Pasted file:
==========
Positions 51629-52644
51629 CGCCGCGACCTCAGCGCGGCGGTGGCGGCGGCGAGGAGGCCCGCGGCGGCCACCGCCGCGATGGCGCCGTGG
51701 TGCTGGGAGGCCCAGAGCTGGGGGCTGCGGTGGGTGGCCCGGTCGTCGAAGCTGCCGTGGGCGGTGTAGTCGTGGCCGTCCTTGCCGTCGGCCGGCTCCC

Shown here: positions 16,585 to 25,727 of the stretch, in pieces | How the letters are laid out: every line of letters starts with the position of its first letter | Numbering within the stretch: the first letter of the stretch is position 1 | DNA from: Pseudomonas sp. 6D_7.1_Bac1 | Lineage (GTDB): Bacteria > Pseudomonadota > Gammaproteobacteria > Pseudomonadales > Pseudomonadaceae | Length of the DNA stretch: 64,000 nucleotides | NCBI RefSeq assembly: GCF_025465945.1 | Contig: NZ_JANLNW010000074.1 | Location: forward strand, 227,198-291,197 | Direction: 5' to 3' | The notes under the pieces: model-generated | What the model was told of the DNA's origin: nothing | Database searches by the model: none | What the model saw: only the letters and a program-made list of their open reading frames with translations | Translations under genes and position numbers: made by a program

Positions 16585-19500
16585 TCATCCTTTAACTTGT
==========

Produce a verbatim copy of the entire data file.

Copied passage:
Positions 51629-52644
51629 CGCCGCGACCTCAGCGCGGCGGTGGCGGCGGCGAGGAGGCCCGCGGCGGCCACCGCCGCGATGGCGCCGTGG
51701 TGCTGGGAGGCCCAGAGCTGGGGGCTGCGGTGGGTGGCCCGGTCGTCGAAGCTGCCGTGGGCGGTGTAGTCGTGGCCGTCCTTGCCGTCGGCCGGCTCCC

Shown here: positions 16,585 to 25,727 of the stretch, in pieces | How the letters are laid out: every line of letters starts with the position of its first letter | Numbering within the stretch: the first letter of the stretch is position 1 | DNA from: Pseudomonas sp. 6D_7.1_Bac1 | Lineage (GTDB): Bacteria > Pseudomonadota > Gammaproteobacteria > Pseudomonadales > Pseudomonadaceae | Length of the DNA stretch: 64,000 nucleotides | NCBI RefSeq assembly: GCF_025465945.1 | Contig: NZ_JANLNW010000074.1 | Location: forward strand, 227,198-291,197 | Direction: 5' to 3' | The notes under the pieces: model-generated | What the model was told of the DNA's origin: nothing | Database searches by the model: none | What the model saw: only the letters and a program-made list of their open reading frames with translations | Translations under genes and position numbers: made by a program

Positions 16585-19500
16585 TCATCCTTTAACTTGT